A Career in Sport Leads Miami Alum to Find Purpose In Unexpected Places

James M. Loy, Miami University

Many people dream of working in the sport industry.

Sometimes the dream comes true as planned. Other times the original dream becomes a stepping stone that eventually leads to our true place and purpose.

“I never thought I would end up in nonprofit work,” says Morgan Liber ’14. “I'm a big baseball nerd, a big Cleveland Indians fan. My dad put a ball and a mitt in my hand by the time I could walk. So sports were always in my DNA. I played soccer. I played softball. I played all these different sports, and I knew I wanted to work in the industry.”

“I just didn't know how to get there,” she says.

An unexpected journey

Today, Liber serves as the Development Manager for Girls on the Run, an afterschool nonprofit program that combines physical activity with positive youth development for 3rd - 8th-grade girls.

Girls on the Run is where Liber landed long after achieving her original dream of working in Major League Baseball. After an even longer journey that began at Miami University, where she found mentorship and encouragement -- especially, she recalls, from Sam Morris, a Clinical Professor of Sport Leadership and Management (SLAM).

Morgan Liber

“When I started at Miami, Dr. Morris came to me and said, ‘There's a sport leadership and management program, and I think you would be a great fit,’” Liber says. “He always had a very big impact, inside and outside the classroom, always making sure his students were on the right path.”

“Dr. Morris was also one of the most challenging professors I've ever had,” she continues, “but I took all his classes because of how he took real-life events and applied them to class.”

While earning her SLAM degree, which is now offered through a new department at Miami, Liber gained experience in game-day operations, sport event management, marketing, and more. “Anything I could get my hands on within the business side of sport,” she says.

“So when I graduated, I went straight to work for the Tampa Bay Rays. I worked in Major League Baseball for two years doing promotions and marketing. I absolutely loved it. But I'm always hungry and looking to grow.”

After moving on, Liber served as a social media manager for IMG, and then as Development Manager for the IRONMAN Foundation in Florida, where she first gained experience in the world of nonprofit athletics.

“That's where the bug really bit me,” she says. “I traveled all across the nation, to all these different races. I went to almost every race IRONMAN had, working with peer-to-peer fundraising athletes who would race distances to raise money for the foundation. Then, in turn, we would support local communities through community impact projects.”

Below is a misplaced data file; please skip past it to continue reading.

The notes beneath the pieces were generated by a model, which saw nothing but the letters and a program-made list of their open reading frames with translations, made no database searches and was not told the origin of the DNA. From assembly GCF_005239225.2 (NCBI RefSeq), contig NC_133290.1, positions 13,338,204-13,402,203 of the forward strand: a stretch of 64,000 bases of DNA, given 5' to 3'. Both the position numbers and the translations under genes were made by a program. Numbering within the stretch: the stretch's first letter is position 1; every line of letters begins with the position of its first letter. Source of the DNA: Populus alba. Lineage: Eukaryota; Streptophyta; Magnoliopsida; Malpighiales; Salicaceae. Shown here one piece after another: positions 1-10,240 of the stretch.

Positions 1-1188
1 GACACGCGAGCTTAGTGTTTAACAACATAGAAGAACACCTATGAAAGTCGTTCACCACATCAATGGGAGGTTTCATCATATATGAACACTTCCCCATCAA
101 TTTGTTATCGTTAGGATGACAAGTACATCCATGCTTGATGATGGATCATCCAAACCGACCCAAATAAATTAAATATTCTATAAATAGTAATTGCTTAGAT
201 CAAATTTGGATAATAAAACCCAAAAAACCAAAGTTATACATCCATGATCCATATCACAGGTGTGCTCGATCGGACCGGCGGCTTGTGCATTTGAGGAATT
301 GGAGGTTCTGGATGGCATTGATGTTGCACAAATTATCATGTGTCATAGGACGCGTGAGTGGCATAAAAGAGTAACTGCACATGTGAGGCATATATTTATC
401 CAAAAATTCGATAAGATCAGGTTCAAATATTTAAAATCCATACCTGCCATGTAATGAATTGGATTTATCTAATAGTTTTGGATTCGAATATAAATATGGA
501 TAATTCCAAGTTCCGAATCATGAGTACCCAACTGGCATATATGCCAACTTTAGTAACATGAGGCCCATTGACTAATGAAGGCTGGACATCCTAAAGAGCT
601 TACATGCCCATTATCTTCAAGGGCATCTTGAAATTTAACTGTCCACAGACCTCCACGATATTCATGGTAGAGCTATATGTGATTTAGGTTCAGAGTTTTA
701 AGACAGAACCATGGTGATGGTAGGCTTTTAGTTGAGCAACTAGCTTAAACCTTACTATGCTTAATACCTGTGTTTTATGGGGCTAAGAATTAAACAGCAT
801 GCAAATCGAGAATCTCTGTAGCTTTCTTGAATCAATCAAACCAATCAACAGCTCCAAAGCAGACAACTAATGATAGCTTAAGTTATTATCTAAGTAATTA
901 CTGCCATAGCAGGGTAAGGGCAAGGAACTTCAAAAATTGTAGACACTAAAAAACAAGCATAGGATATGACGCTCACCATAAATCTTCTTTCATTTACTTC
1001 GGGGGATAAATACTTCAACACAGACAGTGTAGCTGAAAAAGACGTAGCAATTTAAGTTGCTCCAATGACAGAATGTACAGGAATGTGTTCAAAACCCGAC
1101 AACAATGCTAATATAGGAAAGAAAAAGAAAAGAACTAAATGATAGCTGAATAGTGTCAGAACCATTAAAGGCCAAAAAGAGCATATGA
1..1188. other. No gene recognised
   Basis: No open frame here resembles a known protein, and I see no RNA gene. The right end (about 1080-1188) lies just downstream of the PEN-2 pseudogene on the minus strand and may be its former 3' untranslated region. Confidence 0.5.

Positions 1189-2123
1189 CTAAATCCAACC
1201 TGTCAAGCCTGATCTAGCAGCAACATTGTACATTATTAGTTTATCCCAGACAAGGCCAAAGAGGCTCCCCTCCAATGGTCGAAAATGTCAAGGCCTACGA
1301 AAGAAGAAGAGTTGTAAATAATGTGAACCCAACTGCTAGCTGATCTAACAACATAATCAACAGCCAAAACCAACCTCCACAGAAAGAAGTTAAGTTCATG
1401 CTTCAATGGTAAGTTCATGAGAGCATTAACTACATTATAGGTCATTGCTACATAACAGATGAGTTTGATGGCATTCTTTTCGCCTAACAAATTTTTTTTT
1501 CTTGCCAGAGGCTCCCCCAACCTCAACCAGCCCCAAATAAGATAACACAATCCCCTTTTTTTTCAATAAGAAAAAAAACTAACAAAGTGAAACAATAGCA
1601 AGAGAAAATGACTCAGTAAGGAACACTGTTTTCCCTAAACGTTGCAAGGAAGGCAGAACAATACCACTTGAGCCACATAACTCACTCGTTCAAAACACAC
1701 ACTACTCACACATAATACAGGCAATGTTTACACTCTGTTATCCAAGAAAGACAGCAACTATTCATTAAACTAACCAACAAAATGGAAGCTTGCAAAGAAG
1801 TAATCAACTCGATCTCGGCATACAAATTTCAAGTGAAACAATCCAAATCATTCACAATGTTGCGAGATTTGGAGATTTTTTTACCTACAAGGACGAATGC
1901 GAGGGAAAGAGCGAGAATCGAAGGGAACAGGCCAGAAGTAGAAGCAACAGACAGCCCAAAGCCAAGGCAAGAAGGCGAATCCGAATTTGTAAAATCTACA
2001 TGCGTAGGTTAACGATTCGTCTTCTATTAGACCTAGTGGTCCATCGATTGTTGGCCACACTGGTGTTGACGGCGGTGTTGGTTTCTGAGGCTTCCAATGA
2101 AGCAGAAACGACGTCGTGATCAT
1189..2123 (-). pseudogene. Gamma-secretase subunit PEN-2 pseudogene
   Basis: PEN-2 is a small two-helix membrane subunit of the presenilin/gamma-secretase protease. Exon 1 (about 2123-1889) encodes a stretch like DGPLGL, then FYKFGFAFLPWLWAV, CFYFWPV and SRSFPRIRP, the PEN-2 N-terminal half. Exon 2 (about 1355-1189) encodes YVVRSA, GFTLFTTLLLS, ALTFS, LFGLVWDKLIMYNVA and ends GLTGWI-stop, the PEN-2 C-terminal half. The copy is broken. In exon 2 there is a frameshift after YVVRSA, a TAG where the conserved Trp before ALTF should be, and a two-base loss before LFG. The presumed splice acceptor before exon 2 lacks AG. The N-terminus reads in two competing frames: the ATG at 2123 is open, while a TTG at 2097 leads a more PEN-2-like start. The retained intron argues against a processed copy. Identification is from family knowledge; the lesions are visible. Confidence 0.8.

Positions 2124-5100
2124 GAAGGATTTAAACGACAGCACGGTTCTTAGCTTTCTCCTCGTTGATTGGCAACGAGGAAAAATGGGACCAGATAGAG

Liber would spend another two years with IRONMAN before a networking encounter with a past baseball associate would yield another exciting new opportunity.

“Girls on the Run is a grant recipient of the Rays Baseball Foundation,” she explains. “That's where I first met my current boss about six years ago. We reconnected at a community luncheon. It was perfect timing. She approached me saying, ‘We're ready to grow, and I need someone who has the skillset and expertise to take us to the next level. Are you interested?’”

girls on the run

Finding a home with Girls on the Run

As a nation-wide program that supports over 200 local councils, Girls on the Run teaches elementary and middle school girls critical life skills through a research-based curriculum that covers positive self-image, emotional wellness, conflict resolution, confidence building, and leadership.

Along the way, they also train for a celebratory 5K that culminates at the end of the 10-week program.

The goal is to empower young girls to believe in themselves, rather than other harmful cultural messages that often reinforce outdated gender roles, unrealistic body images, and discriminating stereotypes.

As Development Manager, Liber connects this mission to local communities across the greater Tampa Bay area. She also finds financial support and organizes fundraising opportunities to secure scholarships to help girls from at risk families participate.

For those hoping to positively influence the lives of others, it can be an inspiring and rewarding way to make a real difference.

According to an independent study from the University of Minnesota, the program can be transformative in numerous ways. The findings among participants include:

  • 97% continued using the critical life skills they learned in the program at home and school
  • 70% reported increased levels of confidence, competence, character, connection, and caring
  • 40% increased, and continued to maintain, their physical activity after the program ended

 “These are things I wish I was able to learn at their age,” Liber says. “So it’s really cool that I can combine my passion for sport, but also make an impact through sport by giving back to the world that we live in. That's the coolest thing I've learned since getting my degree at Miami. The degree, the major, and everything provided the tools to get me where I am and figure out that this is where I'm meant to be.”